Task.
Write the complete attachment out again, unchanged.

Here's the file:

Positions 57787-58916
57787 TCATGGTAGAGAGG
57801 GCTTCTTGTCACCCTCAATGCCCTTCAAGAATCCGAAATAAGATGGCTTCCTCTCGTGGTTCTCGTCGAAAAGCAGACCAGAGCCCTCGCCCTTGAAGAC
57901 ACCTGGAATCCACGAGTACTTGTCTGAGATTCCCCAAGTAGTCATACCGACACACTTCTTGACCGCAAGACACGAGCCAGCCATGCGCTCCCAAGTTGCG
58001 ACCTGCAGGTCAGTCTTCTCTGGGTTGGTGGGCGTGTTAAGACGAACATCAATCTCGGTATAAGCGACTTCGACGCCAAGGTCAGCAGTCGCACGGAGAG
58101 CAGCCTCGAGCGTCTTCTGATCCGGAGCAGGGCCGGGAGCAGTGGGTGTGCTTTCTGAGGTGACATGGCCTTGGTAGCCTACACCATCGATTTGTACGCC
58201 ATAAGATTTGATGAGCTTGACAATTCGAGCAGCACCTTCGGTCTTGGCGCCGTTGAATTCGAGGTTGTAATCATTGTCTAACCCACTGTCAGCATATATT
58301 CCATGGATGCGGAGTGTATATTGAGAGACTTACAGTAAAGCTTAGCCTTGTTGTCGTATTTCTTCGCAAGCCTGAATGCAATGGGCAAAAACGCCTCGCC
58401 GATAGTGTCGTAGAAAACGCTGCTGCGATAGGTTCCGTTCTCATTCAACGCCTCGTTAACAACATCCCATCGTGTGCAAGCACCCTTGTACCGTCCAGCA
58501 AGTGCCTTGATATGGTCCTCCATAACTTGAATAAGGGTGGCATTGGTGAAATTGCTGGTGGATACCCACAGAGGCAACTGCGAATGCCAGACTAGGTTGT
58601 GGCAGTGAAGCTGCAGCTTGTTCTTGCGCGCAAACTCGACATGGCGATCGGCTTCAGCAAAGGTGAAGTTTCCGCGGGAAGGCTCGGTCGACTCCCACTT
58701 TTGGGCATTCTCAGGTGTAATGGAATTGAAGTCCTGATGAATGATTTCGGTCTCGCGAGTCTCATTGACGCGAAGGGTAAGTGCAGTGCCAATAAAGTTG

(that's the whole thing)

Positions 57787-58916
57787 TCATGGTAGAGAGG
57801 GCTTCTTGTCACCCTCAATGCCCTTCAAGAATCCGAAATAAGATGGCTTCCTCTCGTGGTTCTCGTCGAAAAGCAGACCAGAGCCCTCGCCCTTGAAGAC
57901 ACCTGGAATCCACGAGTACTTGTCTGAGATTCCCCAAGTAGTCATACCGACACACTTCTTGACCGCAAGACACGAGCCAGCCATGCGCTCCCAAGTTGCG
58001 ACCTGCAGGTCAGTCTTCTCTGGGTTGGTGGGCGTGTTAAGACGAACATCAATCTCGGTATAAGCGACTTCGACGCCAAGGTCAGCAGTCGCACGGAGAG
58101 CAGCCTCGAGCGTCTTCTGATCCGGAGCAGGGCCGGGAGCAGTGGGTGTGCTTTCTGAGGTGACATGGCCTTGGTAGCCTACACCATCGATTTGTACGCC
58201 ATAAGATTTGATGAGCTTGACAATTCGAGCAGCACCTTCGGTCTTGGCGCCGTTGAATTCGAGGTTGTAATCATTGTCTAACCCACTGTCAGCATATATT
58301 CCATGGATGCGGAGTGTATATTGAGAGACTTACAGTAAAGCTTAGCCTTGTTGTCGTATTTCTTCGCAAGCCTGAATGCAATGGGCAAAAACGCCTCGCC
58401 GATAGTGTCGTAGAAAACGCTGCTGCGATAGGTTCCGTTCTCATTCAACGCCTCGTTAACAACATCCCATCGTGTGCAAGCACCCTTGTACCGTCCAGCA
58501 AGTGCCTTGATATGGTCCTCCATAACTTGAATAAGGGTGGCATTGGTGAAATTGCTGGTGGATACCCACAGAGGCAACTGCGAATGCCAGACTAGGTTGT
58601 GGCAGTGAAGCTGCAGCTTGTTCTTGCGCGCAAACTCGACATGGCGATCGGCTTCAGCAAAGGTGAAGTTTCCGCGGGAAGGCTCGGTCGACTCCCACTT
58701 TTGGGCATTCTCAGGTGTAATGGAATTGAAGTCCTGATGAATGATTTCGGTCTCGCGAGTCTCATTGACGCGAAGGGTAAGTGCAGTGCCAATAAAGTTG